Welcome to mining country after the gold rush—but there are still some riches to be found here. At an elevation of 9,400 feet and with Denver a mere 40 miles to the east, James Martin and Deborah Williams call it their slice of the universe, which, in this case, consists of about 7 acres of pay dirt woven together from old prospectors’ claims.
The small log cabin parked at the end of a steep gravel road not far from Isle Royal Lode gold mine looks as much a part of the landscape on this windswept bluff as the Aspens that engulf it.
The cabin is 900-square-feet capped with a metal shed roof and staring due west as the sun sets over the Continental Divide.
“I wanted something small,” James says, “very Zen-like with useful space; something minimalist.” It reminds James of a miner’s shack he lived in decades ago down in Breckenridge. “I’m a country guy at heart, I guess,” he confesses.
The foundation was built on the tailings of a 100-year-old gold mine. The layout is basic: Enter into the great room (a living room plus dining area), pass-through to the kitchen; one small bathroom on the left, two bedrooms to the back and a roomy loft above those.
By vaulting the ceiling over the main living quarters and using a range of earthy colors to distinguish the rooms, the couple created both depth and space in the modest home. Even the furnishings, cabinetry and keepsakes have that timeless, world-worn charm. James and Deborah are both in the design business—he focuses on color design services and she’s an interior designer—and frequent travel is a requirement for both of their jobs, so the cabin is their chance to reconnect in tranquility.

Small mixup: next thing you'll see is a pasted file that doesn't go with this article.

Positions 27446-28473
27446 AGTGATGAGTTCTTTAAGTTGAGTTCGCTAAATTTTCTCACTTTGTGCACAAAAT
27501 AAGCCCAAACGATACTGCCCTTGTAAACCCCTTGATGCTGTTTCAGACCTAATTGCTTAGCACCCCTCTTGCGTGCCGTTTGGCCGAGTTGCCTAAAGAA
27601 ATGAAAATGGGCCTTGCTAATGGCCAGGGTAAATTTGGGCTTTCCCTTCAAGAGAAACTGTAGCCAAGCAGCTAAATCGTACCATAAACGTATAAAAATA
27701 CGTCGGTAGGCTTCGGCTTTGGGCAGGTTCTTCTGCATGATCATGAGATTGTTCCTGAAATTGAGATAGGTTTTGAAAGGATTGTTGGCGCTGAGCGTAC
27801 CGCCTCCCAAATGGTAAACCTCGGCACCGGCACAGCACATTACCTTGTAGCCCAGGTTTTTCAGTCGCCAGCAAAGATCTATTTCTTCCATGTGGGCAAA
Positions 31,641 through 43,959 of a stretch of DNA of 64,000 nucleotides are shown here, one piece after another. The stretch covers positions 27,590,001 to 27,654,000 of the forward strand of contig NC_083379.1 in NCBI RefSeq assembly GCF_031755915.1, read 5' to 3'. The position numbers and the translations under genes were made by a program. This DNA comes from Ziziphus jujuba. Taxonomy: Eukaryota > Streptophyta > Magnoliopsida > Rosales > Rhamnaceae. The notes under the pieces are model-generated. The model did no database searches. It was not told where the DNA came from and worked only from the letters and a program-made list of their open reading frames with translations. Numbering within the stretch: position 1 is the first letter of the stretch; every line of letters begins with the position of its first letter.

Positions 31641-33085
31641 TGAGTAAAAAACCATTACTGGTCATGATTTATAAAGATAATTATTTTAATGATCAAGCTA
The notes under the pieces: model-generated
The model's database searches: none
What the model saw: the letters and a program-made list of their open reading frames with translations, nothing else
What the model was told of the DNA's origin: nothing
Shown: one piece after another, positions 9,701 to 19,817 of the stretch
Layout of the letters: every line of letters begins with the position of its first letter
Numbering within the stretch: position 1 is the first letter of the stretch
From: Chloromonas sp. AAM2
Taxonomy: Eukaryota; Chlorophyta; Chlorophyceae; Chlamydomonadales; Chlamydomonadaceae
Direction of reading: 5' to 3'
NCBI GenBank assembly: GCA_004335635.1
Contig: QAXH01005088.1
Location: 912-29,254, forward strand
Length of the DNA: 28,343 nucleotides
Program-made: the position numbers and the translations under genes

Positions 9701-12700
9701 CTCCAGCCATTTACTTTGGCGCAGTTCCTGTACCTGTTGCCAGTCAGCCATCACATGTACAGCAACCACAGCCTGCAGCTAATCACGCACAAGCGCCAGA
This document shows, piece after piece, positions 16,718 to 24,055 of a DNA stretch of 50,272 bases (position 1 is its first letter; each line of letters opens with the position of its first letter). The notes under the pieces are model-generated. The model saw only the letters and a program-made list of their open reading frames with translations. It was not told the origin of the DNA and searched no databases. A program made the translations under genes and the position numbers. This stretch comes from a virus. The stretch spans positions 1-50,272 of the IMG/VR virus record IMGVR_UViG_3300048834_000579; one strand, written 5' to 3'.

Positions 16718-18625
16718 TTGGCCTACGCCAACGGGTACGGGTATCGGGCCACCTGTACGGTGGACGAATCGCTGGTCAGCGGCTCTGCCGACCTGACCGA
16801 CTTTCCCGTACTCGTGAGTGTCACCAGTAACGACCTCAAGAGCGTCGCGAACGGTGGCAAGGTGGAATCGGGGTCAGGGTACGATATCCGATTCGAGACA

To that end, James hired an Oregon outfit to custom-make red cedar divided-light windows and doors. A set of French doors in the living room and one in the master bedroom open out to a wide covered deck, aiming west.
“We can lie in bed and look out and watch the sunset.”
True to the old cabin flair, the flooring is 5-inch-wide tongue-and-groove pine and the ceiling is covered in tongue and groove pine car siding. The narrow 6-inch-diameter of the Douglas fir logs instill a humble element, as larger logs would outsize the home’s simple intent, James says.
To withstand 80-mile-per-hour winds, driving snow, high ultraviolet rays and severe dryness, the Martins turned to Montana Timber Structures, a small company known for specially milling weather-tight, full-round, Swedish cope products with saddle-notched corners.
Adds James: “Everything fit beautifully and they were probably 30 percent cheaper than anything else I found.”
James provided his plans to Merlin Campbell, owner of Montana Timber Structures, and Merlin’s shop produced drawings for milling.
Born into a logging family, Merlin is an engineer by training. He combined those skills in 1989 when he founded the company by designing and building his own milling equipment.
“Our claim to fame,” Merlin says in a folksy rumble, “is that we do a tight-fitting, precision-fit log, and we don’t charge for the extras.”
He maintains a small operation—nine employees in all—to avoid losing personal connections with his customers. James recognized Merlin’s authenticity the moment they first spoke.
“Just no messin’ around,” says James. Which is the way he likes it—simple, true and natural, like that little cabin built on what others left behind after the gold rush.
Home Plan Details:
Square footage: 900
Log producer: Montana Timber Structures